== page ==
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Writing Thinks for Me

MM900046559Writing the third book of my trilogy, The Beryl Stone Trilogy, has been an experience quite opposite from the first two. Dancing Naked in the Rain and Stars Walking Backward were an experiment of the unknown. All I really knew was that the main character, Megan, was a part of me. She personified that missing piece in my life that was clawing desperately to be seen–not particularly for anyone else, but for me.

Strange as it may sound, I didn’t know myself. Hidden deep within were little pieces of a puzzle that hadn’t found their place in the big picture. This isn’t unique. I think there are a lot of people who have been scurried into a life and then live it bravely. I’m also aware that many rebel and fight furiously to replace the missing pieces.

Writing showed me who I wish I’d been all my life–someone willing to take chances (without fear–well, maybe a little, but not the kind that stops you dead in your tracks and shoves a dream away to a place hard to reach). I’m not talking about dare devil stuff–don’t care to be Evel Knievel or Harry Houdini.

In Dancing Naked in the RainMegan puts down her chalk (yes, she’s a teacher just as I have been) and dares to attempt her dream. (Hence, the title, daring to do something a bit out of the ordinary.) Aww, rather slobbery, I know. But I think you’d probably agree: when we look back on our lives, we realize that there are things we wished we’d done.  I always wanted to write. Of course, there’s a difference, I don’t think I even knew how much until I began Megan’s adventure. See, I told you I didn’t know myself.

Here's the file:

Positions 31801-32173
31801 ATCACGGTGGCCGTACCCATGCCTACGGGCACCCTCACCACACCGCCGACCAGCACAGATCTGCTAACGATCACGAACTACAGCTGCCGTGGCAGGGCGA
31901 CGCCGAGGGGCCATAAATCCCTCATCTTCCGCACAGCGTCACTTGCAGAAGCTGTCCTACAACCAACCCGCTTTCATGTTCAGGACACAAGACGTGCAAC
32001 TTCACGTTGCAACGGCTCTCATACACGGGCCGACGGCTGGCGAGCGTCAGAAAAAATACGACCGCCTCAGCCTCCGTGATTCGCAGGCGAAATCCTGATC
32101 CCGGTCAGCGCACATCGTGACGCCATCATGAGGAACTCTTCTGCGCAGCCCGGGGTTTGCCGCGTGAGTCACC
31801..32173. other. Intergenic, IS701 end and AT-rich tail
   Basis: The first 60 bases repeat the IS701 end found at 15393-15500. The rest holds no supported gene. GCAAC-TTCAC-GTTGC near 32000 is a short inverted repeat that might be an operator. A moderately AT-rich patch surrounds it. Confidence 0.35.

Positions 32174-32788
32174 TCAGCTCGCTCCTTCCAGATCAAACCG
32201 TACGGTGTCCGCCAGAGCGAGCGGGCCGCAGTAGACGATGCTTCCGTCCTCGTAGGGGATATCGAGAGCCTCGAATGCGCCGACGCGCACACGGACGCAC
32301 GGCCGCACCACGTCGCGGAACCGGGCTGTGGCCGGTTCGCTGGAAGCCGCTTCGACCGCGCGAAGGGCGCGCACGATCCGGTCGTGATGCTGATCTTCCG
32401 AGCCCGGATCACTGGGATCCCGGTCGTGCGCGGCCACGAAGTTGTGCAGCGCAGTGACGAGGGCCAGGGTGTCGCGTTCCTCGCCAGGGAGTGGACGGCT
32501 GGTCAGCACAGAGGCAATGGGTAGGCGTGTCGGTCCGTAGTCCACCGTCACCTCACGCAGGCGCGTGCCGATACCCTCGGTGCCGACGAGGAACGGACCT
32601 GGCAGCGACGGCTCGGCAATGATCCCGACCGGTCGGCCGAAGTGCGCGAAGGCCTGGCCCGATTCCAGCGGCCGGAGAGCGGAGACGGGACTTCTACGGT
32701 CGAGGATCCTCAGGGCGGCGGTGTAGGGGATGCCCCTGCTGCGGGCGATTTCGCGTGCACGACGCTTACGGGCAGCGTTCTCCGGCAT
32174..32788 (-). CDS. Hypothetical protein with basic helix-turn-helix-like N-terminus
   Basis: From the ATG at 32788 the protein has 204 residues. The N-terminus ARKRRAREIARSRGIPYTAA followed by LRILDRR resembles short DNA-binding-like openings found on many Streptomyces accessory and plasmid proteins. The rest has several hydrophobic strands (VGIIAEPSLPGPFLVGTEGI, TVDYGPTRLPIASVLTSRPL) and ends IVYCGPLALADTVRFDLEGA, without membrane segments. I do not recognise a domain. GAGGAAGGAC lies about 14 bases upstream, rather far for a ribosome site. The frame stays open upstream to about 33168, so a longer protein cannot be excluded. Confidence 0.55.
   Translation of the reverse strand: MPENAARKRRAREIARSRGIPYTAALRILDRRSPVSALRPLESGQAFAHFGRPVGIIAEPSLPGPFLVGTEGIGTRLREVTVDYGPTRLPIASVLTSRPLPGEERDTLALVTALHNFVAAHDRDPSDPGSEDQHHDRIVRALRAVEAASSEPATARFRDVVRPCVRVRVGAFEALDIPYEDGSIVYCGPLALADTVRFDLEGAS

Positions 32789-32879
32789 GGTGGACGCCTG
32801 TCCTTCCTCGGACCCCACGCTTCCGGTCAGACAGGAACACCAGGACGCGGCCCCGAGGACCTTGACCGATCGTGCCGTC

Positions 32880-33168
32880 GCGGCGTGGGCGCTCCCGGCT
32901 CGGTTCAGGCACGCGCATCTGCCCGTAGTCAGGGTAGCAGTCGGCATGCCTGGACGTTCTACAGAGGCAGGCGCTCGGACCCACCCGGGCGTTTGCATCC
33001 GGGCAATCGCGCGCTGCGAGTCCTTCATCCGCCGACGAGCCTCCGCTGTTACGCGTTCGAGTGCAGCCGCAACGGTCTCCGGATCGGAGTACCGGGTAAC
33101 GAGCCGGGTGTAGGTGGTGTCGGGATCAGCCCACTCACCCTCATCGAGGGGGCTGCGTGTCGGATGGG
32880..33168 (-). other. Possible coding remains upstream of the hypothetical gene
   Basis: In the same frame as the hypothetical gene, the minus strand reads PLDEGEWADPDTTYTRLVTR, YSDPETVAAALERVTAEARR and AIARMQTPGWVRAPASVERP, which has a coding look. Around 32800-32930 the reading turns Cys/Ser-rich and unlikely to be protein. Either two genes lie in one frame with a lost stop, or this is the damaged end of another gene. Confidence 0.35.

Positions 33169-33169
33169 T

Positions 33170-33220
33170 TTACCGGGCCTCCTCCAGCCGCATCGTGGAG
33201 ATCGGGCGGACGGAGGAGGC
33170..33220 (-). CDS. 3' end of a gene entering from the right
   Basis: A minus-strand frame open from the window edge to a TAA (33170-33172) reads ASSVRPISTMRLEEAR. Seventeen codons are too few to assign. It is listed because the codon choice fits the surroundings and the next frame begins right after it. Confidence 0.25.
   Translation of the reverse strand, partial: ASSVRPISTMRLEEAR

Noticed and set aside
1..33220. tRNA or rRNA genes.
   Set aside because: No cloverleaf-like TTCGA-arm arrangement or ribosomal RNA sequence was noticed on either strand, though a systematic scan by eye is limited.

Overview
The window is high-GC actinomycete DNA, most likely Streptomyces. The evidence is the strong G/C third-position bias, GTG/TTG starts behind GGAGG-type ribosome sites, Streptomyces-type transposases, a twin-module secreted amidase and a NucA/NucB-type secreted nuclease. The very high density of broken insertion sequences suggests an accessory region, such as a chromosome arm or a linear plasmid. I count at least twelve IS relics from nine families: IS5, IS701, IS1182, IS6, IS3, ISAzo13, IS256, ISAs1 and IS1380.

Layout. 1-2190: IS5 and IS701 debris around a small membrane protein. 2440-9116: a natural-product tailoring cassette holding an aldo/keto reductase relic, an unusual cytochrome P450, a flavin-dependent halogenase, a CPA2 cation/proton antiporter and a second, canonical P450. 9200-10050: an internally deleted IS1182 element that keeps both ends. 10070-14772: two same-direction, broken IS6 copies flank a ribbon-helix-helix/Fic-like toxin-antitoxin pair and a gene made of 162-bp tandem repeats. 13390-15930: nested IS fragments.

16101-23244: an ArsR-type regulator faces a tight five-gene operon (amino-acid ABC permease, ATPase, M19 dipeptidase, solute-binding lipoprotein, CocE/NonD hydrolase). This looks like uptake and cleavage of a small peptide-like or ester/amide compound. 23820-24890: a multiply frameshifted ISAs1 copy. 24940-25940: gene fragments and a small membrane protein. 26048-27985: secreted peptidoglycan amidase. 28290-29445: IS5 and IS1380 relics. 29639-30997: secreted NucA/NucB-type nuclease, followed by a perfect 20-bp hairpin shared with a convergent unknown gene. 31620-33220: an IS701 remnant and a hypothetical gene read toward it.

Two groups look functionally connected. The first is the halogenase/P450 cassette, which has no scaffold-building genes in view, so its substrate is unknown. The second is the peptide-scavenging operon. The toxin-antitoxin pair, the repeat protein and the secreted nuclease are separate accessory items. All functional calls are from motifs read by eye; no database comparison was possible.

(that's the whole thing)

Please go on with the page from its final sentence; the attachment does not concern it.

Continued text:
In Dancing Naked, Megan’s off to Scotland, writing her way across the Highlands, when she meets a man and circumstances that make her dig deeper within herself than she knew possible. She finds she must be not only a lover, but a detective, an explorer, and, yes, even a bit of Knievel. (When you’re dealing with the underworld, you either tuck your tail and run or brazenly attack the unknown.)

My apologies to Shakespeare, but Why didst thou promise such a beauteous day,/ And make me travel forth without my cloak/To let base clouds o’ertake me in my way,/Hiding thy bravery in their rotten smoke? Yes, I’ll blame it on the smoke, all those excuses that hamper the way.

In Stars Walking Backward, the second of the series, Megan’s tested again. Just at the point in life when she is ready to settle in to enjoy her dream, her stars begin taking steps in the wrong direction. So, she’s off again on another adventure, and this time she’s without not only her cloak, but also without her wizard. Whoops! Did I say wizard? Well, he’s not really, but he’s something like that. Guess I shouldn’t have told you that.  After all, I  don’t want to spoil it for you. However, I will give you a hint. He’s really there. She just can’t always see him.